Why New Jeans Stain Your Hands (and Clothes)

September 9, 2013 | By | Comments (6)

Jeans

Ever noticed that after you wear a new pair of dark jeans, you end up with Indigo dye on your hands, your shirt, your purse, and whatever else comes in contact with your pants? There’s actually a name for this—crocking—and it happens naturally with most denim. (You have to use a lot of ink to get a rich color.) Here’s how to handle, and maybe even prevent, blue stains:

▪ Look for a label warning the denim may bleed. If there isn’t one, rub white paper against the fabric to check for residue.
▪ If there is any risk of crocking, wash the jeans before wearing. Launder them alone in cold water so the dye won’t damage other items.
▪ If the dye has smudged onto other clothing, pretreat the area with a stain remover, then wash in cold. Repeat as necessary without using the dryer until the stain is gone.
▪ If the indigo rubs off on a dry-clean-only garment, upholstery, or leather, seek out a professional cleaner.

In the market for new jeans? Use our handy guide to find the perfect style for you.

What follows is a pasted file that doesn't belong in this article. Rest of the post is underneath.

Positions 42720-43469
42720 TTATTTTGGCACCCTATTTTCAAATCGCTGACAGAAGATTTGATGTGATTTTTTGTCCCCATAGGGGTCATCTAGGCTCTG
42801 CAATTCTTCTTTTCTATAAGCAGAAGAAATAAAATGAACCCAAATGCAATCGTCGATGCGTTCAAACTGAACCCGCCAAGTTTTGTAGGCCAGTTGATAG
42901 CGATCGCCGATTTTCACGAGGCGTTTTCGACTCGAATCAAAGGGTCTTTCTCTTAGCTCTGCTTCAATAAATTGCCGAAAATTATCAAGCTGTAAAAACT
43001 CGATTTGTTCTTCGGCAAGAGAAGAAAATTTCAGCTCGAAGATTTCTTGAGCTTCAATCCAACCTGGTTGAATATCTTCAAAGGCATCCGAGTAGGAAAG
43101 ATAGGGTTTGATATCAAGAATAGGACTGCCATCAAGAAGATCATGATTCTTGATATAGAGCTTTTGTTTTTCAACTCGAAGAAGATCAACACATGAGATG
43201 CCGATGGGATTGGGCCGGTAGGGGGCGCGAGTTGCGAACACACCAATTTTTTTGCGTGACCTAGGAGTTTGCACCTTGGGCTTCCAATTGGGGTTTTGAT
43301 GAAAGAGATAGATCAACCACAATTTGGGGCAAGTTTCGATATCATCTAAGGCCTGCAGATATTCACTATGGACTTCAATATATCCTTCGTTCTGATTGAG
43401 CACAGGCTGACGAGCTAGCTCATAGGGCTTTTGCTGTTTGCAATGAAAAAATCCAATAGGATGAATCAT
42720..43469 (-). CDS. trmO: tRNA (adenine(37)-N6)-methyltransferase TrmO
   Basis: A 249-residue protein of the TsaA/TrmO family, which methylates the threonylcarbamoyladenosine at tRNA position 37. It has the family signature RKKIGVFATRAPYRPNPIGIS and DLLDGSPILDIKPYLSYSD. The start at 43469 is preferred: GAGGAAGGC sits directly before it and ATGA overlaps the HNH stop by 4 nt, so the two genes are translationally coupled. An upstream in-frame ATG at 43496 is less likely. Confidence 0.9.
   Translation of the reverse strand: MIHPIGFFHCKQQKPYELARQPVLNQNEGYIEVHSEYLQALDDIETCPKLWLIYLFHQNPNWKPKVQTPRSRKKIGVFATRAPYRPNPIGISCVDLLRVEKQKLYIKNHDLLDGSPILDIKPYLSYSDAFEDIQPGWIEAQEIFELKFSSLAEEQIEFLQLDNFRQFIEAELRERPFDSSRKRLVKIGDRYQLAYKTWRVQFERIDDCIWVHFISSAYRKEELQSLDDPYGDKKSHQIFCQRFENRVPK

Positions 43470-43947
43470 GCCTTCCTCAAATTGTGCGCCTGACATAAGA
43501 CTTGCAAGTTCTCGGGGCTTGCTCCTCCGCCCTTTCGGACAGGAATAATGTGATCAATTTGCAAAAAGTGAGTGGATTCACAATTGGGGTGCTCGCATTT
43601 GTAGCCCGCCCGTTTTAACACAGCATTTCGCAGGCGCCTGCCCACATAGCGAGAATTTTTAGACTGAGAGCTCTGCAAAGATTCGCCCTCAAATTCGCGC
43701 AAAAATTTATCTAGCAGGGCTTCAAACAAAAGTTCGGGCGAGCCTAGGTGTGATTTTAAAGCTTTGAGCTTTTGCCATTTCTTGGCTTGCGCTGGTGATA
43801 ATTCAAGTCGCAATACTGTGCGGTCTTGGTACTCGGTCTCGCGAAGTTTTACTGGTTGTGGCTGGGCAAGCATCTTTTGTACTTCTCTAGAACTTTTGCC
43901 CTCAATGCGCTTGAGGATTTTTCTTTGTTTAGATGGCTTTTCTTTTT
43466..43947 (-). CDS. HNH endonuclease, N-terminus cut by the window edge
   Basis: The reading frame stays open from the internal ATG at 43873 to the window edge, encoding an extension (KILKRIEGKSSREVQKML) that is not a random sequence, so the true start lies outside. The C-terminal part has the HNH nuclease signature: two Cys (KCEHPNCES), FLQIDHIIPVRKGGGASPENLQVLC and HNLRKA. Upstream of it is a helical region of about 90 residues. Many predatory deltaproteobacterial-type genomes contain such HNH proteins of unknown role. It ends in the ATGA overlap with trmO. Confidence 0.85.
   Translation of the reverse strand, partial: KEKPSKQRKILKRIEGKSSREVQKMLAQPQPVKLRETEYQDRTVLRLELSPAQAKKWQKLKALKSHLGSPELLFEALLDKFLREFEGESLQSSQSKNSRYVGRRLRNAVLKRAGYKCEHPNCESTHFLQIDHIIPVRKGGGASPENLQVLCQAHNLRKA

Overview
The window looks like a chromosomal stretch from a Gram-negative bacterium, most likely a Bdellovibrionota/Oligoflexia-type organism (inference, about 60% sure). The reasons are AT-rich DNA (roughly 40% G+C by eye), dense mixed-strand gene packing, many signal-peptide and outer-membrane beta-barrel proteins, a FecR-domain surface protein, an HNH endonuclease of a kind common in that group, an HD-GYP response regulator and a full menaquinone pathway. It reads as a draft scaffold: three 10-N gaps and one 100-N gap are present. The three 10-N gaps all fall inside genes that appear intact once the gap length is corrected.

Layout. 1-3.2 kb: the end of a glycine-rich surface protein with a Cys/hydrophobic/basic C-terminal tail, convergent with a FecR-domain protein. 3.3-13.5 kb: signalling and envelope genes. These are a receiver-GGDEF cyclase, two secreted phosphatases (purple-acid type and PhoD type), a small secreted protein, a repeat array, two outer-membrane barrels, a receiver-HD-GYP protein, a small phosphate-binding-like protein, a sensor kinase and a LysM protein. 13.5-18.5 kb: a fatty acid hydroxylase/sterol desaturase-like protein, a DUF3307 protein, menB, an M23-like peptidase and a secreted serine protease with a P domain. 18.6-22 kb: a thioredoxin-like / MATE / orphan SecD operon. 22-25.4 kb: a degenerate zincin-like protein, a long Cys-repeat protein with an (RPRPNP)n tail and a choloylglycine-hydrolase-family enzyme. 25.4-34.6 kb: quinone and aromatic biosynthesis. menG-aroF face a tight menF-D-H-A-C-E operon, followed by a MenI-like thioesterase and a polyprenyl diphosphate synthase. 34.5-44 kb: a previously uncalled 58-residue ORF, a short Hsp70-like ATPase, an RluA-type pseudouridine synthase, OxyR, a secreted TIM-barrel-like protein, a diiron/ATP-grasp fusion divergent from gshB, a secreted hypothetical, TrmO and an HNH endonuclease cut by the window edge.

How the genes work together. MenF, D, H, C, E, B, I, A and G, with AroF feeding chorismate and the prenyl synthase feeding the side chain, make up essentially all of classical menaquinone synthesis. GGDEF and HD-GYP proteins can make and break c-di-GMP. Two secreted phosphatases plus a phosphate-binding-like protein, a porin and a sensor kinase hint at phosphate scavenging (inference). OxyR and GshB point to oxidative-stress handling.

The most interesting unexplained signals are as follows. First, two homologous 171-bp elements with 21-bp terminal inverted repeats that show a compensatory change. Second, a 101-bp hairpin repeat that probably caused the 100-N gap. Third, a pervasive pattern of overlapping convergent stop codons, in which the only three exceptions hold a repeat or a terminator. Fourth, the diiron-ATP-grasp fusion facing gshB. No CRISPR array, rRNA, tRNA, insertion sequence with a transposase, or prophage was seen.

COMMENTS

  1. boomdava

    Reblogged this on boomdava and commented:
    Always getting blue dye under my nails – argh! Knowledge is power :)

    September 9, 2013 at 10:04 pm
  2. Julie Bain

    Always gets on my white tennis shoes and can’t get it off of them.

    September 11, 2013 at 11:55 am
  3. J2

    Wouldn’t you wash your new clothes first before wearing them anyway? After all, you never know the cleanliness of the people who have tried them on before you. Ick.

    September 16, 2013 at 2:34 pm
  4. DS

    I’m not sure where this information came from but the best way to keep the dye from bleeding is not by repeatedly washing but by doing a vinegar soak in cold water. This helps set the dye. Google that and you will get the information regarding how much vinegar to water. I usually do one cup on the small setting with one or two pair of new jeans.

    September 16, 2013 at 2:40 pm
  5. Tracy

    Also! As well as washing the item on its own- add a half cup of salt to set the dye! Doing this will also keep the item close to the original colour for a while longer.

    September 16, 2013 at 2:41 pm
  6. lehcarstl (@lehcarstl)

    Vinegar does not help set dye on cellulose fibers, only on protein fibers. Crocking is excess dye, not dye that isn’t set. It takes a lot of excess dye to dye cellulose fibers and sometimes the extra dye molecules like to hang around for a few washes.

    September 16, 2013 at 2:53 pm

Leave a Comment

Fill in your details below or click an icon to log in:

WordPress.com Logo

You are commenting using your WordPress.com account. Log Out / Change )

Twitter picture

You are commenting using your Twitter account. Log Out / Change )

Facebook photo

You are commenting using your Facebook account. Log Out / Change )

Google+ photo

You are commenting using your Google+ account. Log Out / Change )

Connecting to %s